It is important to eat whatever works during this time to maintain body weight and protein stores. The reason for this weight gain is not clear but may be due to hormonal changes as well as decreased activity, depression, and other factors. While this side effect is disconcerting to most, it is helpful to know about in advance.

This way, you can adjust your eating habits accordingly if you begin gaining weight. Your dietitian can also assist you with modifying your diet to minimize weight gain. Toggle navigation.

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Start Here! Author: OncoLink Team. Last Reviewed: May 20, Eating well while undergoing cancer therapy can help you to: Feel better.

Keep up your strength and energy. Keep up your weight and your body's store of nutrients. Tolerate treatment-related side effects. Decrease your risk of infection. Heal and recover quickly. Nutrients Protein : Protein helps to ensure growth, to repair body tissue, and to maintain a healthy immune system. Eat five or more servings of a variety of vegetables and fruits each day. Choose whole grains in preference to processed refined grains and sugars.

Limit consumption of red meats, especially those high in fat and processed meats examples include bacon, hotdogs, lunchmeats. Choose foods that help you maintain a healthful weight. What to Do Eat small meals or snacks every one to two hours. Avoid liquids with meals unless needed to help swallow or for dry mouth to keep from feeling full early. Make eating more enjoyable by setting the table with pretty dishes and flowers and playing your favorite music or watching television, and visiting with friends. Keep high-calorie, high-protein snacks on hand.

Try hard-cooked eggs, peanut butter, cheese, ice cream, granola bars, nutritional supplements, puddings, nuts, trail mix, and yogurt.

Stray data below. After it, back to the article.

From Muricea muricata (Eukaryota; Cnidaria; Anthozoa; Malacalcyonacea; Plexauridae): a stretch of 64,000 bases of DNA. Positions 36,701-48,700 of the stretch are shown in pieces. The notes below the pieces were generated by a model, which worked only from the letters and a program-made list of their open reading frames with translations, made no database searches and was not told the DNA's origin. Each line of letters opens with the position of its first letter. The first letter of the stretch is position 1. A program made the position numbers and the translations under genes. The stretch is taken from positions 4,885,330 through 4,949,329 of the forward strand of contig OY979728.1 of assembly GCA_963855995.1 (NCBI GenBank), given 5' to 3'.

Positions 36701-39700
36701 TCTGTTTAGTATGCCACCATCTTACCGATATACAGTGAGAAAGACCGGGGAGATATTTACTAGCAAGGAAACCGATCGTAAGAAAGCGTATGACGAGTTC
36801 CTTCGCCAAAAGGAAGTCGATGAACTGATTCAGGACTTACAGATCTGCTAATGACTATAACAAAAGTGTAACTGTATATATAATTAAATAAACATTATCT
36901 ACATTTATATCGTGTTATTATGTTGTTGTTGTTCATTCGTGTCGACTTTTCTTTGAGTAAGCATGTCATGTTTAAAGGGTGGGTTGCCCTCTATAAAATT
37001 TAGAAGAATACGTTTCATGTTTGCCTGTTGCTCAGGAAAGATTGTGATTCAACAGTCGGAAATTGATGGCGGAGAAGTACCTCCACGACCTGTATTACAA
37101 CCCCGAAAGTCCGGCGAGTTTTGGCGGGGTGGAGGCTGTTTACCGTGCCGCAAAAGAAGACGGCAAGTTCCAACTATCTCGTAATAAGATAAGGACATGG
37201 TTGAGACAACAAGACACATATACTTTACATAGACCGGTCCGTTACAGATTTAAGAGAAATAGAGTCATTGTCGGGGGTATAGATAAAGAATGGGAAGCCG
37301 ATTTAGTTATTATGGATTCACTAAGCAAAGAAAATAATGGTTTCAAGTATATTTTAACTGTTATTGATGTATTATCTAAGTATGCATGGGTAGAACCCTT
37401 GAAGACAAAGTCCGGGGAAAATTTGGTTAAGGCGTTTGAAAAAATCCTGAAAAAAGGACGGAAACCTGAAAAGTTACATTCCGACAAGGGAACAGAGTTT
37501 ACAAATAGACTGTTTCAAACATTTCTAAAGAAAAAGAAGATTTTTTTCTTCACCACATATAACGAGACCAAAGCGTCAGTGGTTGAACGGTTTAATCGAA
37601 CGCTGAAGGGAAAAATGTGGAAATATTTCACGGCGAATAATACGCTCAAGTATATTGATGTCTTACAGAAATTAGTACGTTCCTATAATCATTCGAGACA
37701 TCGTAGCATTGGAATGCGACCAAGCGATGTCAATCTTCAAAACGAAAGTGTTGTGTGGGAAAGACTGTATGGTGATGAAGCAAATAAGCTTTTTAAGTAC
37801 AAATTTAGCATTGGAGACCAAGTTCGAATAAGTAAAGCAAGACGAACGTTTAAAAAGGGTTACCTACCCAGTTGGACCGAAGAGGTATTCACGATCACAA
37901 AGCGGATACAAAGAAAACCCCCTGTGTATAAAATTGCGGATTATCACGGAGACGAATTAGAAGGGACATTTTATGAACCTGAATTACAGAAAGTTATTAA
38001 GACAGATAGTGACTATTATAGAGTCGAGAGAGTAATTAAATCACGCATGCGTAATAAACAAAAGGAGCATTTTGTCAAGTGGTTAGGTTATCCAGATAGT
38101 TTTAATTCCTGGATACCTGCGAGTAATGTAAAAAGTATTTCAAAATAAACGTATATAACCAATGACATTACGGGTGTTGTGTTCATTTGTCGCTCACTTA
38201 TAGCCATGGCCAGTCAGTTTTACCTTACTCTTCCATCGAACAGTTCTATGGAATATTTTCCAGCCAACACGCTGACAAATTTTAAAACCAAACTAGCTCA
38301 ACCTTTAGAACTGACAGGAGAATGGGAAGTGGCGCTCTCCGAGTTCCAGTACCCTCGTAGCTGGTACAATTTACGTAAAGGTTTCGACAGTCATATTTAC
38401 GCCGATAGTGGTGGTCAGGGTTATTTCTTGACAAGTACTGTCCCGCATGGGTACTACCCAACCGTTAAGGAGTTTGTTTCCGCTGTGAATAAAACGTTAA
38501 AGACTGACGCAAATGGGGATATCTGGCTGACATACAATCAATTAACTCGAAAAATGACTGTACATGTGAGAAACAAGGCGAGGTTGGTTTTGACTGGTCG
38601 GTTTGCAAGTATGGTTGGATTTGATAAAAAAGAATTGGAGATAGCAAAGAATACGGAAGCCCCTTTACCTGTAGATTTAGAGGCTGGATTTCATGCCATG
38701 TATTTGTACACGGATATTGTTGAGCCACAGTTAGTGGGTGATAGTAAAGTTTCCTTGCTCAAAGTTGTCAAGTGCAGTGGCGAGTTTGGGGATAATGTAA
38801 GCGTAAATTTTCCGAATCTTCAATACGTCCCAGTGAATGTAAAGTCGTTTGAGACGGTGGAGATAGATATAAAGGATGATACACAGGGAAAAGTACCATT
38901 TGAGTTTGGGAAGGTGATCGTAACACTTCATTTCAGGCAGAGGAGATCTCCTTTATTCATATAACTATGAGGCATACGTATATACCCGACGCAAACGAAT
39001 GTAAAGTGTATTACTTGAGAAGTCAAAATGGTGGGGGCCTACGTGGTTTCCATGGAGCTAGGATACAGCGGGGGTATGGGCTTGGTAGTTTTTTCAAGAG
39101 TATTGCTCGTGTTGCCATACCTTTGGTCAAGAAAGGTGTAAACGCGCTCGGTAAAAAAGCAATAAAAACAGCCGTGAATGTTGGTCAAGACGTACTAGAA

Eating well during cancer

Review the tips on adding calories and protein to foods and include these in meals and snacks all during the day. Ask your doctor about medications to help relieve constipation, nausea, pain, or other side effects you have. When Things Don't Taste Right Cancer and its treatments can cause changes in your senses of taste and smell. What to Do Try using plastic utensils if you have a metallic taste while eating. Season foods with tart flavors such as lemon wedges, lemonade, citrus fruits, vinegar, and pickled foods.

If you have a sore mouth or throat, do not use this tip.


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Chew lemon drops, mints, or gum, which can help get rid of unpleasant tastes that linger after eating. If you have diarrhea, avoid sugarless candies and gums. Flavor foods with onion, garlic, chili powder, basil, oregano, rosemary, tarragon, barbecue sauce, mustard, ketchup, or mint. Increase the sugar in foods to increase their pleasant tastes and decrease salty, bitter, or acid tastes.

You may want to try honey or maple syrup. Rinse your mouth with tea, ginger ale, salted water, or water with baking soda before eating to help clear your taste buds. Serve foods cold or at room temperature. This can decrease the foods' tastes and smells, making them easier to tolerate.

Freeze and eat foods such as cantaloupe, grapes, oranges, and watermelon. Eat fresh vegetables, as they may be more appealing than canned or frozen ones. Constipation bowel movement problems Pain medications, changes in your eating habits, and decreased physical activity can cause your bowels to move less frequently and stools to become more difficult to pass constipation.

What to Do Try to eat at the same times each day. Establish a meal and snack schedule. Try to have a bowel movement at the same time each day to establish regularity. Drink 8 to 10 cups of liquid each day, if OK with your doctor.